Review: The Long Call By Ann Cleeves
The Long Call is the first book in an exciting new series from award-winning author Ann Cleeves. I’ve always heard great things about Cleeves’ writing so when I heard she had a new series coming out, I was eager to request a copy and dive right in. Well, I’m thrilled to report that everything great I’ve heard is 100% accurate. Set in the small town of North Devon, England, The Long Call grabbed my attention from the opening scene and kept me thoroughly under its spell until the very end.
The protagonist of The Long Call is a police detective named Matthew Venn, and when the story opens, he’s attending his father’s funeral but only from a distance, and he makes no contact whatsoever with any friends or family members who are in attendance. This drew me in immediately and made me want to know more about Matthew. He’s clearly an outsider in his family and community and fears that he won’t be welcome at his own father’s funeral. Within a few short paragraphs, we learn that Matthew grew up in a strict evangelical community until the day he renounced his faith and was ostracized from the Brethren. He also clearly feels a sense of guilt about everything that transpired and that he and his father didn’t make amends before his death. I loved the complexity that this whole backstory added to Matthew’s character, especially when the case he is working on forces him to go back and make contact with some of the people from the Brethren, including his mother.
What can sometimes make a crime novel a miss for me is when I don’t feel any kind of connection to the main characters, so I appreciated that Cleeves took so much effort to make Matthew someone I was immediately invested in. I also loved that in addition to what was going on with Matthew’s family and former church, we also got to see a more intimate side of him as well, as there were domestic scenes between Matthew and his husband, Jonathan. Jonathan is a great character as well, basically Matthew’s opposite in every way, so it was interesting watching the two of them interact and how their personalities complimented each other. The author allows us a glimpse into the personal lives of other members of Matthew’s team as well, particularly Detective Jen Rafferty, who is constantly plagued by guilt that she rarely sees her kids because of work. By the time I reached the end of the novel, I was fully invested in the entire team of detectives and was eager to get my hands on the next book so that I could continue my journey with them.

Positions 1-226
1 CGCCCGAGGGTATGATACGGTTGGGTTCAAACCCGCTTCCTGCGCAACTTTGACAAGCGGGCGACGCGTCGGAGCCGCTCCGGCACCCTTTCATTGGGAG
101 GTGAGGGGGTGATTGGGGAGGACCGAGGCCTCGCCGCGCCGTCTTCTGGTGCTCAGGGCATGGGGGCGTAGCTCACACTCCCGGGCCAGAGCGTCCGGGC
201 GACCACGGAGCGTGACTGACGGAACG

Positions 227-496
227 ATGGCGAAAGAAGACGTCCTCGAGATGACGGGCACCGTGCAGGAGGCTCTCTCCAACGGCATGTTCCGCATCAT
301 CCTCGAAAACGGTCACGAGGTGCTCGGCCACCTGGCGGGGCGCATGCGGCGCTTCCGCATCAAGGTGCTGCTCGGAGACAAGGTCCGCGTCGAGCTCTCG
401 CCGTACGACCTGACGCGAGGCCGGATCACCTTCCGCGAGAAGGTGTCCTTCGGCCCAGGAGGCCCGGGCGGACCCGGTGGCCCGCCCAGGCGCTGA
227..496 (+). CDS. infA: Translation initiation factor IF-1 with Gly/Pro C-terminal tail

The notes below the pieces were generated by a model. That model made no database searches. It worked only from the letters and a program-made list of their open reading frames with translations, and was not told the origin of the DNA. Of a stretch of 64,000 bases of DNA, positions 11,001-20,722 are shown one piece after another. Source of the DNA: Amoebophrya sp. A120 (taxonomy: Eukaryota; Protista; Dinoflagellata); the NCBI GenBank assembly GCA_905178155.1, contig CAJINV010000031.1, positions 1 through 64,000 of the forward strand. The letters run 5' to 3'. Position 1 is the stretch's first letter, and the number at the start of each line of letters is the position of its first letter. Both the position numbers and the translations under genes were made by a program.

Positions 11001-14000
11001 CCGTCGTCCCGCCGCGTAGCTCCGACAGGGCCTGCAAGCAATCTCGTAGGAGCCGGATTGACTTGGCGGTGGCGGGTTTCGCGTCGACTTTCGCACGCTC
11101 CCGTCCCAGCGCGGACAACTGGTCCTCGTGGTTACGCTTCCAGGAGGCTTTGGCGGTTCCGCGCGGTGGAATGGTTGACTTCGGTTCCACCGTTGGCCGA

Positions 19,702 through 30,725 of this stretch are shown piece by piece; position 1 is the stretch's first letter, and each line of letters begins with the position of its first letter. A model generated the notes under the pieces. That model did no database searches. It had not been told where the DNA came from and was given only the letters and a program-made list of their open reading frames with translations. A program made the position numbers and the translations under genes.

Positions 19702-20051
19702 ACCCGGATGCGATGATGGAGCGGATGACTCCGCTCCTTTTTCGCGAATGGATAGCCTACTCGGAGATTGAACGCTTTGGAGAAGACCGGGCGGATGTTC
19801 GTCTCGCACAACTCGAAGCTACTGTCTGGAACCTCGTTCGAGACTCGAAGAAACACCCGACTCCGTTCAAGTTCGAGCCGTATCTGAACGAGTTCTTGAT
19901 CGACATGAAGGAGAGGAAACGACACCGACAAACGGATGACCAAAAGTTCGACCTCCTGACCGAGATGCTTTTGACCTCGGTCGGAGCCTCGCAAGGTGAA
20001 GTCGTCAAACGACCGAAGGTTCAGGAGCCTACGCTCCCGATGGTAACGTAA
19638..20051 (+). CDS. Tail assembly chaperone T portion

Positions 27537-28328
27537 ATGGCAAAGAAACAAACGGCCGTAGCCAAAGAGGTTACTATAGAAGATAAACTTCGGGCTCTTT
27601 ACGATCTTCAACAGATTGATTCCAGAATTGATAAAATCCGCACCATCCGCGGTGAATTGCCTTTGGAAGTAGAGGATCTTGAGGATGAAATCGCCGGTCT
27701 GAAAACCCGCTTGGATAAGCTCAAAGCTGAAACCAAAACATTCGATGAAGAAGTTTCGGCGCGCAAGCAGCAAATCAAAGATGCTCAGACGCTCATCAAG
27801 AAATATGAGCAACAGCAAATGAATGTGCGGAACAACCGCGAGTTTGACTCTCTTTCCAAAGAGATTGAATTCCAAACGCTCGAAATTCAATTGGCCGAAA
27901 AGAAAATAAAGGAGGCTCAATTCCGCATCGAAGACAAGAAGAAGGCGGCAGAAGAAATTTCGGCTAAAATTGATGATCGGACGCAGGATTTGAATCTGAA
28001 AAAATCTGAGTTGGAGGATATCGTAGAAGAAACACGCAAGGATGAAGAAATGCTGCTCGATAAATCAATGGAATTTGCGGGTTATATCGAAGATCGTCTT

As I’m sure you’ve deduced by now, even though it’s a murder mystery, The Long Call is a very character driven story. That’s not to say there isn’t plenty of plot to drive the story as well. The murder case itself is actually quite riveting. A man with an albatross tattoo has been found murdered on the beach and it’s up to Matthew and his team to figure out who he is, who murdered him, and why. I don’t want to give away any spoilers so I’m not going to say too much about that beyond the fact that I loved that the story takes place in such a small town because it made the investigation take all kinds of awkward and potentially uncomfortable twists and turns as friends, neighbors, and even family had to be questioned and considered as possible suspects. I also loved that Cleeves had several intricate yet seemingly unrelated threads going at the same time and then masterfully had them intertwine for a surprising yet satisfying conclusion. She really kept me guessing as to who the murderer was all the way until the closing pages.
If a small town setting, a well drawn cast of characters, and a twisty murder mystery sound like they’re up your alley, I’d highly recommend picking up a copy of Ann Cleeves’ The Long Call. It’s an immensely satisfying read.
The Long Call by Ann Cleeves―bestselling and award-winning author of the Vera and Shetland series, both of which are hit TV shows―is the first in the gripping new Two Rivers series set in North Devon and featuring Detective Inspector Matthew Venn.
It’s cause for rejoicing when British mystery writer Ann Cleeves gifts us with a new series. The Long Call is the first of her two-part Two Rivers series set in North Devon. The two rivers are the Taw and Torridge. As a teenager, Ann Cleeves lived in North Devon, and that familiarity infuses The Long Call with accuracy and a certain nostalgia, particularly since Detective Inspector Matthew Venn has to revisit his past in the course of the investigation.
The opening is so bleak.
The day they found the body on the shore, Matthew Venn was already haunted by thoughts of death and dying. He stood outside the North Devon Crematorium on the outskirts of Barnstaple, a bed of purple crocus spread like a pool at his feet, and he watched from a distance as the hearse carried his father to the chapel of rest.